> Arnold Bax [RB]: Classical CD Reviews- Sept 2002 MusicWeb(UK)






Aureole etc.




Golden Age singers

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Faure songs
Charlotte de Rothschild (soprano);

  Founder: Len Mullenger
Classical Editor: Rob Barnett


Arnold BAX (1883-1953)
Fanfare for the Wedding of Princess Elizabeth (1947) [1.46]
Oliver Twist: Fagin's Romp and Finale (1949) [6.57]
November Woods (1917) [19.32]
Tintagel (1917) [13.32]
Coronation March: 1953 [6.51]
Philip Jones Brass Ensemble
National PO/Bernard Herrmann
Academy of St Martin in the Fields/Neville Marriner
London PO/Adrian Boult
London SO/Malcolm Sargent
rec ADD/DDD
DECCA The British Music Collection 473 080-2 [48.55]


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This is a journey in sound. From the not merely friable but actully spalling 1955 sound of the Boult Tintagel to the digital Philips riches of Marriner's November Woods.

The playing time is short dictated by the slender store of Bax in the Decca-Philips-DG archive.

The Boult Tintagel sounds about as bad as the similar vintage English Dances on the Arnold disc also from the British Music Collection. As a performance it has great virtues far outstripping the cruise-control of his 1972 Lyrita recording. It remains eclipsed by the work's first ever recording the one conducted by Eugene Goossens (78s from the 1920s). Boult is as aggressive as Solti in Elgar and demonstrates irritability and the gusty tetchiness of a floodtide. This is the same Boult we hear in the unmissable Omega CDs of the Sibelius tone poems. Such a pity about the sound quality. The Coronation March sounds so much better than the Boult Tintagel with its clarion trumpets, ripe celesta, bell sound and tingling clarity. As music it is a pale shade of the Bax of the 1920s and 1930s. Sargent however gives it a walloping run for its money, with bags of brag and pomp and is especially good at the Tchaikovskian string cascades of the finale.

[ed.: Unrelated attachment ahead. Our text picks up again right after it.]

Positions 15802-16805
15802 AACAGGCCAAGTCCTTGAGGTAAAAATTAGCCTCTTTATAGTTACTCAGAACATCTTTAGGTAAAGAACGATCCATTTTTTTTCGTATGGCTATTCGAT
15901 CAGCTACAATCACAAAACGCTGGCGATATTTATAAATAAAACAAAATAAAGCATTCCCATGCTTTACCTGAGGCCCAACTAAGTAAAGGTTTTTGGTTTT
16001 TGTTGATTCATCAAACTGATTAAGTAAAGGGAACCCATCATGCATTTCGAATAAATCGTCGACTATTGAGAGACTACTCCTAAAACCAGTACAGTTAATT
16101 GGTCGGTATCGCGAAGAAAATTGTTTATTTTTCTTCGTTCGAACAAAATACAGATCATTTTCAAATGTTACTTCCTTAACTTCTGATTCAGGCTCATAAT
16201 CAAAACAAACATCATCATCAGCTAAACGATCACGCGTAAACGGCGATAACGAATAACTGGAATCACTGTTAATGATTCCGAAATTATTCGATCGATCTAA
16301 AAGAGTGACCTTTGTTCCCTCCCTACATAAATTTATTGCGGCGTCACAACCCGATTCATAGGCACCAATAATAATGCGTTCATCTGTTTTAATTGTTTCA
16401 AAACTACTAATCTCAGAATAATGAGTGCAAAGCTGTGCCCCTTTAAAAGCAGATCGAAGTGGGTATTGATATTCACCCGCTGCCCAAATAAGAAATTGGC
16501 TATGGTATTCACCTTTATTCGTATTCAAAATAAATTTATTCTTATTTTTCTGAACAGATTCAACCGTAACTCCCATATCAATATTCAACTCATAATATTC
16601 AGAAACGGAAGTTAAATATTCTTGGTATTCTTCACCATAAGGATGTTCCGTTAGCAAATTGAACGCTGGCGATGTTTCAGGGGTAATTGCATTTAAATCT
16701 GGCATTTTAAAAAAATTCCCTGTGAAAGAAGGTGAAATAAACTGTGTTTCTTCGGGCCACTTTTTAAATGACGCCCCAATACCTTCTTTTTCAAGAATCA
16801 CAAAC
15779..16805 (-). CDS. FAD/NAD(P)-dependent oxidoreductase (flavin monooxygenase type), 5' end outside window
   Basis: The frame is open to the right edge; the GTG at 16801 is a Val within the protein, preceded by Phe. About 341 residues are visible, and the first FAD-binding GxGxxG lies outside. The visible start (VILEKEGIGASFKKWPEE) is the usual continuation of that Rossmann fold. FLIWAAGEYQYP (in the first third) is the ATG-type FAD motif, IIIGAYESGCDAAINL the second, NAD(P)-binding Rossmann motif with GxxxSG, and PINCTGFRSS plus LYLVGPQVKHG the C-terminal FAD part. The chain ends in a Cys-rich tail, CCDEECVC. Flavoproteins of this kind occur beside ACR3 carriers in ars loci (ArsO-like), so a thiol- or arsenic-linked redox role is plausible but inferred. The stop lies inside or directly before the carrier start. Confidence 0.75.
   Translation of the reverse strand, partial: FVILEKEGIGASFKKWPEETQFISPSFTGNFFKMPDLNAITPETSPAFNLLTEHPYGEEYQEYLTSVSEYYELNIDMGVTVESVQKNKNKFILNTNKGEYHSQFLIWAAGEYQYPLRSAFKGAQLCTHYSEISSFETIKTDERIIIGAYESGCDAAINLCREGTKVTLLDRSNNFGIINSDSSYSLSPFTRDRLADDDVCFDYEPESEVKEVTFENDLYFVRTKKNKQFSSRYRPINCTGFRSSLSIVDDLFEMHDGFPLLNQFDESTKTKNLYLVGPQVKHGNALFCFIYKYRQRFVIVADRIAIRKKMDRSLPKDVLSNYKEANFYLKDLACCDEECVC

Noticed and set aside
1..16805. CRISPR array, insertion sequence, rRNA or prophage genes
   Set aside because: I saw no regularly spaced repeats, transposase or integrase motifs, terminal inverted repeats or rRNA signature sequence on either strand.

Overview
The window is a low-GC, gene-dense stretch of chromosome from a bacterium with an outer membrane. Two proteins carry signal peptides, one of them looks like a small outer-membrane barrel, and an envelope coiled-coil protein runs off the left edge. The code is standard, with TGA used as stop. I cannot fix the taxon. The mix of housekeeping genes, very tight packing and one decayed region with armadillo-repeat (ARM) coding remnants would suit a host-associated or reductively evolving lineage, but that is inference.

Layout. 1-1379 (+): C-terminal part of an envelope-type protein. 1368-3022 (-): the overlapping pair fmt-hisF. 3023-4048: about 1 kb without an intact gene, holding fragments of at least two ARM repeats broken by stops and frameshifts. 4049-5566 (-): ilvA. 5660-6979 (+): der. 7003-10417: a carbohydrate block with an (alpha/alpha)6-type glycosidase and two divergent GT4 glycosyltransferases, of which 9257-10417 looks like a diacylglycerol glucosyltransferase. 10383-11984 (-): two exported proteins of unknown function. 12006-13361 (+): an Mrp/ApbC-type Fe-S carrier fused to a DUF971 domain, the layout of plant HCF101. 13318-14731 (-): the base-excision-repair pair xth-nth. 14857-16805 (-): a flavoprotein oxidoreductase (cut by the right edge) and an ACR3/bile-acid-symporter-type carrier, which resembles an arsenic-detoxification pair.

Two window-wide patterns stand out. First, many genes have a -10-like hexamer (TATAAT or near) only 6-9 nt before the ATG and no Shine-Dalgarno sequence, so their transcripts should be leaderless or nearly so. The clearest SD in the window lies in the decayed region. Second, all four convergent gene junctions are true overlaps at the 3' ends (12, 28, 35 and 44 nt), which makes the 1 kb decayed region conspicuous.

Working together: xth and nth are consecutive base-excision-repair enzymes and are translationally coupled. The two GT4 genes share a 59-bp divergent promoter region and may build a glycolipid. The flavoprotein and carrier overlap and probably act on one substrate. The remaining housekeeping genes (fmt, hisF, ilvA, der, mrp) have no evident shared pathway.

While the Boult Tintagel is a superior interpretative article though in fallible audio the Marriner November Woods is a fallible performance in supremely engineered sound. Marriner lets the music spread and meander with fatal indulgence. Boult's Woods on a Lyrita CD (you can still get them from Harold Moores at Great Marlborough Street, London) is the version to go for. Though I am critical of Marriner's approach I confess that after hearing the poem several times I think Marriner handles the gradual descent of the last pages into satiated exhaustion very well indeed.

After the inconsequential fanfare (Bliss was so much better at this sort of thing!) Herrmann gives a vivid performance of the two Oliver Twist episodes. The sound is matchless. It is after all the best of 1970s Decca Phase Four techicolour with wide-stage antiphonal effects. Herrmann makes a much better job of this than of Bliss's Things to Come (from the same LP) which I last heard in the Bliss double in this Decca series. He builds a groaning depth of string sonority for the satiated sunset music of the finale. The upcoming Chandos (BBCPO/Rumon Gamba) recording of the complete film music will have to be exceptional to match this.

This is not an absolutely recommendable Bax collection. Bax collectors will want it because it fills a number of longstanding gaps. Others would be better advised to try before you buy.

Rob Barnett


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